Beer Madness: This year's field goes global

Take a peek into the March taste test for our annual Beer Madness competition and meet the panelists who rated all 32 beers.
By Greg Kitsock
Special to The Washington Post
Wednesday, March 17, 2010

"You can't be a real country unless you have a beer and an airline. It helps if you have some kind of a football team, or some nuclear weapons, but at the very least you need a beer."

-- Frank Zappa

Inspired by Zappa's quote and by the Winter Olympics, we decided that Beer Madness, our annual quest for Everyman's favorite brew, needed some changes. So we opened it up to international competition. In a mashup of March Madness and the Vancouver games, Beer Madness is going global.

But how to choose the contenders? The menu at the Brickskeller, our event venue, lists beers from dozens of nations along with toasts in about 70 languages. In consultation with Brickskeller owner Dave Alexander, we picked 32 beers (all bottled) from 22 nations on six continents. (All right, England and Scotland are part of a single entity called the United Kingdom, but they have very different brewing traditions, so we didn't let questions of sovereignty deter us.) We wanted strong contenders, but nothing too obscure; that would defeat the purpose of narrowing the field to that most spectacular beer anybody could -- and should -- quaff.

The format was similar to that of previous years' competitions. We grouped the contestants into four brackets of eight beers each: lagers, pale ales, dark beers and freestyle (fruit and spice beers). Defending America's honor were the four finalists from Beer Madness 2009.

Once again, we split the tasting duties between two four-member panels, chosen from more than 300 applicants. I served as the fifth member of each group; there are no ties, no appeals and no whining in Beer Madness. Panel One reduced the number of beers from 32 to 16; Panel Two whittled that field to eight, then to four. The two panels came together to judge the Final Four.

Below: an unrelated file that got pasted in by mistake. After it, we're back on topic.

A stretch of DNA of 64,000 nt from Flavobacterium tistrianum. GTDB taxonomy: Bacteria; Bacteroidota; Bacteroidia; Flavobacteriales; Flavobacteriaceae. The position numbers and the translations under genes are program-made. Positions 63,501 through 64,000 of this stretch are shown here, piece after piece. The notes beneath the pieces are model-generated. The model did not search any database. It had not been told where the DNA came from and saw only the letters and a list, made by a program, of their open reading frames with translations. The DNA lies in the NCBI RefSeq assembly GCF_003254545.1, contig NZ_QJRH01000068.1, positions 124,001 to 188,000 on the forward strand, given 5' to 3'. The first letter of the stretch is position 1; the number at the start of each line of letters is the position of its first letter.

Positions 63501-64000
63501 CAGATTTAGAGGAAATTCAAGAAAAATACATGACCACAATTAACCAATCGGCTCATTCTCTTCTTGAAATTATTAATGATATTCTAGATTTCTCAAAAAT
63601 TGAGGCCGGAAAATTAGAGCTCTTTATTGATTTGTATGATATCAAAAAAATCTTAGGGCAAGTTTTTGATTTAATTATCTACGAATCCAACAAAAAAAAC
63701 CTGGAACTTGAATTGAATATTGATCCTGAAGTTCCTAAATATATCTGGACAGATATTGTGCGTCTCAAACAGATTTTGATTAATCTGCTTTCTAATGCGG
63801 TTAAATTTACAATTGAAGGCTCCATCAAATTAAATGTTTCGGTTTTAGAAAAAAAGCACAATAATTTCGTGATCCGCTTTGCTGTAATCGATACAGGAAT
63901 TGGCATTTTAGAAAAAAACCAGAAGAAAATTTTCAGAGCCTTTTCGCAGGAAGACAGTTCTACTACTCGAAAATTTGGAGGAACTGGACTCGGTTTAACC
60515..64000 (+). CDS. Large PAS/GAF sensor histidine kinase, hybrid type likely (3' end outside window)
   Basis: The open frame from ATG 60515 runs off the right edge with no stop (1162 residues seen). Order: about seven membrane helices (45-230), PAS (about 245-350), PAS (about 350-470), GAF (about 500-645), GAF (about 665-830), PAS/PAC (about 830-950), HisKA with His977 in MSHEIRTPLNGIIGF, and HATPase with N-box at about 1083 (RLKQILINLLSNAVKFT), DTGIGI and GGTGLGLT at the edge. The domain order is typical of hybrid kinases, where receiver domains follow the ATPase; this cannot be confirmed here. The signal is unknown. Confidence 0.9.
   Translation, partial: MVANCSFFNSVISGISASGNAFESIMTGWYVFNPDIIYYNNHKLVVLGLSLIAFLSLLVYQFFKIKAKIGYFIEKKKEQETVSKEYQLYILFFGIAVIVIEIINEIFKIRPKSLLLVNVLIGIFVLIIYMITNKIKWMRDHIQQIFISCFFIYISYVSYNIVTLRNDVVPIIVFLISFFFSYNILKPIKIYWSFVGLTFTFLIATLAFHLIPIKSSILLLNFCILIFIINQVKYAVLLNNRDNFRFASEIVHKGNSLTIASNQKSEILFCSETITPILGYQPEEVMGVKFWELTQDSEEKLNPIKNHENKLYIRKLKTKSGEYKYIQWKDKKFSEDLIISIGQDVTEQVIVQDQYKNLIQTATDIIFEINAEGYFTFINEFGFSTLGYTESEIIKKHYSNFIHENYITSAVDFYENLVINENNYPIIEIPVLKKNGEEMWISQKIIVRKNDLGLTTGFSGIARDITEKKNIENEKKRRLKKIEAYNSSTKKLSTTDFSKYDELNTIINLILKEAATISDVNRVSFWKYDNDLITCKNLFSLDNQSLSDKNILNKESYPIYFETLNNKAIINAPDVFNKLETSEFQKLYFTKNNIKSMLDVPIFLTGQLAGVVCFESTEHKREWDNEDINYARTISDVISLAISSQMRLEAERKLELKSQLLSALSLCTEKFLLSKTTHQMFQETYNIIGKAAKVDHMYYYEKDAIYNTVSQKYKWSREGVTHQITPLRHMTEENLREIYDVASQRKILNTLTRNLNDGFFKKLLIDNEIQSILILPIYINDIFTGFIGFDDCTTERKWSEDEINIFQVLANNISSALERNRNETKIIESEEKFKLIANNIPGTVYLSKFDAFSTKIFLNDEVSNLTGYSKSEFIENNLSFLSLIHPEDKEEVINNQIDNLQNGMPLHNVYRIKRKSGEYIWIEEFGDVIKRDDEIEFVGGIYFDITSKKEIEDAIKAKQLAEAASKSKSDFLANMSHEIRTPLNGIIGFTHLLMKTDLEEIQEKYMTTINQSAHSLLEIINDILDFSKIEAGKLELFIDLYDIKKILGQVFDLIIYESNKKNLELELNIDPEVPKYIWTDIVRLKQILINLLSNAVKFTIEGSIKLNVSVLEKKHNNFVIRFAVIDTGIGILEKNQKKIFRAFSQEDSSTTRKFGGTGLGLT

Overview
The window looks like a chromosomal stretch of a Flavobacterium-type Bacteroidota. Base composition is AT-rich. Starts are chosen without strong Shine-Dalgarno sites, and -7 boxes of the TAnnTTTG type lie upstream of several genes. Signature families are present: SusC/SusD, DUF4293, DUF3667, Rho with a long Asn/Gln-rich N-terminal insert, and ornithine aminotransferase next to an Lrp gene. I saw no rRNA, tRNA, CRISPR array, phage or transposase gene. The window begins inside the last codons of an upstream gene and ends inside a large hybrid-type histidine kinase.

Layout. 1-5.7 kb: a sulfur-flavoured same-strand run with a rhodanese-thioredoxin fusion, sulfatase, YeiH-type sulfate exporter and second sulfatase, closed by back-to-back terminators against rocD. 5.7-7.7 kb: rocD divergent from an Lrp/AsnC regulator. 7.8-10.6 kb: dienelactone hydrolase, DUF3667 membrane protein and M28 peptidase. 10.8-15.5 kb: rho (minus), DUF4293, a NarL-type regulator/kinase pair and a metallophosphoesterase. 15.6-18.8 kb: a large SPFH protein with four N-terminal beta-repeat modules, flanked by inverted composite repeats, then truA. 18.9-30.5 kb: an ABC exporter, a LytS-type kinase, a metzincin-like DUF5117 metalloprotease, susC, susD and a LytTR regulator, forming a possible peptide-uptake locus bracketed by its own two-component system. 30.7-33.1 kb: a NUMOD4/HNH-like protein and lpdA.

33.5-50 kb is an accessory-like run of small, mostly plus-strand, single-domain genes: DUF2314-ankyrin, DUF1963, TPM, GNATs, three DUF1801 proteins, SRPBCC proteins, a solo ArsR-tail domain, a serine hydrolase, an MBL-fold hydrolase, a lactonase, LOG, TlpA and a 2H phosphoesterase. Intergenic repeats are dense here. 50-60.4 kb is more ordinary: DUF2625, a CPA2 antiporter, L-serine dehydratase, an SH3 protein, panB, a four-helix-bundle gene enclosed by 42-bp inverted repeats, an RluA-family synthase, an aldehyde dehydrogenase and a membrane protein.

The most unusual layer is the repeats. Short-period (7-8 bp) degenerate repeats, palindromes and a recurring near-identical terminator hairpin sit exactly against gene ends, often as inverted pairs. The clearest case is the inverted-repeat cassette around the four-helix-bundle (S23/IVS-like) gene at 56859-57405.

All tastings were conducted blind; we don't want the judges to be influenced by cute labels. Our tasters were instructed to pick their poison based on personal aesthetics alone. No point system, just thumbs up or thumbs down. As an additional twist, we conducted a taste-off of the two losing beers in Final Four competition to determine a bronze-medal winner.

So would freshness give the U.S. breweries an insurmountable edge over the competition?

Would upstart microbreweries from Norway, Italy and New Zealand upend international mega-corporations such as Guinness, Heineken and Anheuser-Busch InBev?

As the opening ceremonies draw to a close, let's hoist a mug to our valiant competitors:



Na zdorovye!

Let the games begin!

Cast your vote

Our panel has already voted, but we want to know what you think. Vote for your favorite brews using the Beer Madness bracket.

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